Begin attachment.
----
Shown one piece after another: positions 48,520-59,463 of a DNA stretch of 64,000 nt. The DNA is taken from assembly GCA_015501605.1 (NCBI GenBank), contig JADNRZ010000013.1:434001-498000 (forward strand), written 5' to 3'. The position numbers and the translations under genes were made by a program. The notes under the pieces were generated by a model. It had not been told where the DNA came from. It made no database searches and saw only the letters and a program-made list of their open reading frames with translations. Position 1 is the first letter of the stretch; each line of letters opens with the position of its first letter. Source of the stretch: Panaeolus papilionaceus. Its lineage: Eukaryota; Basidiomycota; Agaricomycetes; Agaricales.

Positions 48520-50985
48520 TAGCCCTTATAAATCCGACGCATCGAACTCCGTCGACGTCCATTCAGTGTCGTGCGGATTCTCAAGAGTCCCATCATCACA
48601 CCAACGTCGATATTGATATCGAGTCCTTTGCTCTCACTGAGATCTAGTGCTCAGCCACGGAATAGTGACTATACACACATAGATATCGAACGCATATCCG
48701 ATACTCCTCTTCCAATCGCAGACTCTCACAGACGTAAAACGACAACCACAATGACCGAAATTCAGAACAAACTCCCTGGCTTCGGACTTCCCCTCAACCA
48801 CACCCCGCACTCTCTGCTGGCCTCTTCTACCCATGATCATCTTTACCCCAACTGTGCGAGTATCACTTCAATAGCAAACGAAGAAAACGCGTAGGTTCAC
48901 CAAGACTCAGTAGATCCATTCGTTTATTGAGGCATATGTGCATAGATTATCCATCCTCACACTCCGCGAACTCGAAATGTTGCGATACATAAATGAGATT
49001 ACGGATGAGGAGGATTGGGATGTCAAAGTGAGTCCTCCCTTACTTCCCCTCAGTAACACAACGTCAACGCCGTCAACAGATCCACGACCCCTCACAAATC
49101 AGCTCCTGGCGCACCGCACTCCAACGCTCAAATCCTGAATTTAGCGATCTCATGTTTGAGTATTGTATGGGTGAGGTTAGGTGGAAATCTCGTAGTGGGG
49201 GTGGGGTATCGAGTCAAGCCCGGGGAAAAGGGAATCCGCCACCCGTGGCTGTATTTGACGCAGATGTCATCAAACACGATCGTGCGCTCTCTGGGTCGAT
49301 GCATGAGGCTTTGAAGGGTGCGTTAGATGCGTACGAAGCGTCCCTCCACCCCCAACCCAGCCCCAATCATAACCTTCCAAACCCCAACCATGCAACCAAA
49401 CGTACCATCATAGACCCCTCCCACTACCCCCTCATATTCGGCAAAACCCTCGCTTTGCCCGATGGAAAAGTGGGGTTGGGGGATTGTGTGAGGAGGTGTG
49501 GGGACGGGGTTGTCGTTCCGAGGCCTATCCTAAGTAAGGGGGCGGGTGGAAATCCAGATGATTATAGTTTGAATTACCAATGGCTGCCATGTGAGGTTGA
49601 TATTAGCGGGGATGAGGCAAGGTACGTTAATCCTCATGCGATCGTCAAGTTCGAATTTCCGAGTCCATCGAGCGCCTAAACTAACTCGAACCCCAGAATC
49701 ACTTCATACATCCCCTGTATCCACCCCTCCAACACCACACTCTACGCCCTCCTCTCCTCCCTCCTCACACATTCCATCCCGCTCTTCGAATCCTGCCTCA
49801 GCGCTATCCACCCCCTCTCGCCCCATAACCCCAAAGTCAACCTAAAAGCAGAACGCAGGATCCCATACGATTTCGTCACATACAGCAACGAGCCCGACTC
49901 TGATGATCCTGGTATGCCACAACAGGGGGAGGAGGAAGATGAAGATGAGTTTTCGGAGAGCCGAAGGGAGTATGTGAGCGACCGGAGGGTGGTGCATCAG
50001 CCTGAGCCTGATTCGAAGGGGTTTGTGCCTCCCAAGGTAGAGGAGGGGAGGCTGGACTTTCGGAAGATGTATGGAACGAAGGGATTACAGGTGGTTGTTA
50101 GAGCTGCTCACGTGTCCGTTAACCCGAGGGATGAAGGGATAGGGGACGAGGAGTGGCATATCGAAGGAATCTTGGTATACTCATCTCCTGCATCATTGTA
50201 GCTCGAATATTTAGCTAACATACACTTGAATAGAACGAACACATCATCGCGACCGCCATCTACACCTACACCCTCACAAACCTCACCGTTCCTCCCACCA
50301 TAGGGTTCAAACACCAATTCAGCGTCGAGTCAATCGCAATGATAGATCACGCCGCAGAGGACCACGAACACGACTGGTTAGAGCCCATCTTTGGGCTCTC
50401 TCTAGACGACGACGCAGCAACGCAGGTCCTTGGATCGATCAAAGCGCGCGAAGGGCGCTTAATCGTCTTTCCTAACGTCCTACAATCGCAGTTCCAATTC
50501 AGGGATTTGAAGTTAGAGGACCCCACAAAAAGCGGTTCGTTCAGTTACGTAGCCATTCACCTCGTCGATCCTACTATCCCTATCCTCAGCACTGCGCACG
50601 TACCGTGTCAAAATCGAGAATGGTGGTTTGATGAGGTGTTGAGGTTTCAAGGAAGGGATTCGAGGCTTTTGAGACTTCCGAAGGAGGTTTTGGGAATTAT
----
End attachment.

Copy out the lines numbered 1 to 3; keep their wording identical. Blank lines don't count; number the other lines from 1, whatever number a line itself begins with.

Shown one piece after another: positions 48,520-59,463 of a DNA stretch of 64,000 nt. The DNA is taken from assembly GCA_015501605.1 (NCBI GenBank), contig JADNRZ010000013.1:434001-498000 (forward strand), written 5' to 3'. The position numbers and the translations under genes were made by a program. The notes under the pieces were generated by a model. It had not been told where the DNA came from. It made no database searches and saw only the letters and a program-made list of their open reading frames with translations. Position 1 is the first letter of the stretch; each line of letters opens with the position of its first letter. Source of the stretch: Panaeolus papilionaceus. Its lineage: Eukaryota; Basidiomycota; Agaricomycetes; Agaricales.

Positions 48520-50985
48520 TAGCCCTTATAAATCCGACGCATCGAACTCCGTCGACGTCCATTCAGTGTCGTGCGGATTCTCAAGAGTCCCATCATCACA